Numbers with exponents are usually written like this: x=b^y

In logarithms, this is written as y = log_bx

So basically, logarithms helps show the exponent.

an example:

logarithm form:

In a way it's like asking, how many 2s are there in 8?

This is actually defined as the inverse function of indicial function y = a^x.

It's domain ( range of possible values when y is the independent variable): 0, +infinite

It's range (range of possible values when x is the independent variable - "normal graph"): -infinite, +infinite

Logarithmic function: The graph of a^x (blue) as opposed to log_ax (red), when a is bigger than 1. As you can see, for a > 1, the graph is always increasing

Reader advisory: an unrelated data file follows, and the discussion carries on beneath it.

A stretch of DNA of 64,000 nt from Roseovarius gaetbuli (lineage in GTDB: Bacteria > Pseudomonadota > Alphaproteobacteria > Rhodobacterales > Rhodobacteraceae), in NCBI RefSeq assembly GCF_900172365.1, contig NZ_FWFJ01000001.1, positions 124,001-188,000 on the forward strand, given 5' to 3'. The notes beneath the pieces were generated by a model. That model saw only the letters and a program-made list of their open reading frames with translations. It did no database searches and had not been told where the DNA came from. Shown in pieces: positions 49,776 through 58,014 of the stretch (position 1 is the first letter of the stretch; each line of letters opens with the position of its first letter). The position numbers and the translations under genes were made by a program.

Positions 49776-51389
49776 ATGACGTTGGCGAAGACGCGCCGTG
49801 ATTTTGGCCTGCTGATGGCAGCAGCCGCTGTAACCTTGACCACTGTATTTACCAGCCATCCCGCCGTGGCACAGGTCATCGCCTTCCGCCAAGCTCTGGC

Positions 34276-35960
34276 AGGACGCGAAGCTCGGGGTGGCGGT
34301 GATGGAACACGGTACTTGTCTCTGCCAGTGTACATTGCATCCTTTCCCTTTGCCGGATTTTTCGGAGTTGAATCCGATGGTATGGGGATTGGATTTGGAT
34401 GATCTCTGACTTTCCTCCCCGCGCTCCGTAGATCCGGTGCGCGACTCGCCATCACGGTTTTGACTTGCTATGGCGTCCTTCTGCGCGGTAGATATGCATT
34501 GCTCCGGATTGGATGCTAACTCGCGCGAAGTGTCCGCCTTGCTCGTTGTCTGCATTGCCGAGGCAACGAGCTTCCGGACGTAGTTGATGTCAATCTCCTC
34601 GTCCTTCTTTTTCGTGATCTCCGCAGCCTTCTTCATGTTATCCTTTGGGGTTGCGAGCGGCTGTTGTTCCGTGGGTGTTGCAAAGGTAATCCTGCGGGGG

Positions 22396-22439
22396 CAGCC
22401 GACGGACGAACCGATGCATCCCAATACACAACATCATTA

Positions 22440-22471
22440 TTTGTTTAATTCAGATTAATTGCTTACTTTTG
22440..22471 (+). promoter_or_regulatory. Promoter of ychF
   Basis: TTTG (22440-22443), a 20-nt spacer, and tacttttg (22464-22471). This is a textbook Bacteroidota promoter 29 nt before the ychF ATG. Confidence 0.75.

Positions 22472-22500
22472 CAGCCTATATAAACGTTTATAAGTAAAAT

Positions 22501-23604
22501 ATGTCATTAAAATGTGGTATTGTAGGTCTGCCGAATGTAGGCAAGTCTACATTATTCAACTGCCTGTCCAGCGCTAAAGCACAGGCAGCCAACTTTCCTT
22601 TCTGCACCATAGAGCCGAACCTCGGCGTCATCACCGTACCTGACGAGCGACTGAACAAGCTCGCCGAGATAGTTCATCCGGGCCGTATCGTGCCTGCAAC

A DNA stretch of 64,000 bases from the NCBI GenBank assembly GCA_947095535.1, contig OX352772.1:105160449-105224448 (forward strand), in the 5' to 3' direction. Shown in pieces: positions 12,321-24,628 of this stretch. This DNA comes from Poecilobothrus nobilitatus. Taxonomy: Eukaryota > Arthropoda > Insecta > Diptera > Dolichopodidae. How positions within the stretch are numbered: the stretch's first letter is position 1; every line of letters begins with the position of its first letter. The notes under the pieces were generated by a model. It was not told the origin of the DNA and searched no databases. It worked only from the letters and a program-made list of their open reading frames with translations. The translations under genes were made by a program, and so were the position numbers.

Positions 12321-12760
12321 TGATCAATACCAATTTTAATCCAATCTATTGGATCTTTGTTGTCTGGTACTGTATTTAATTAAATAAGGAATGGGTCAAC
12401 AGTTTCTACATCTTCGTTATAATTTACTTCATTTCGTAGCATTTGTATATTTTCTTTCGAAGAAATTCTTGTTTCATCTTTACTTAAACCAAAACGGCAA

logarithmic identity:

since like x = a^y--------- (1), and y = log_ax-------- (2), substituting y in (1), we have x =

Thanks :)

etzhkyay

Sources (logarithm graphs): http://www.regentsprep.org/Regents/math/algtrig/ATP8b/exponentialFunction.htm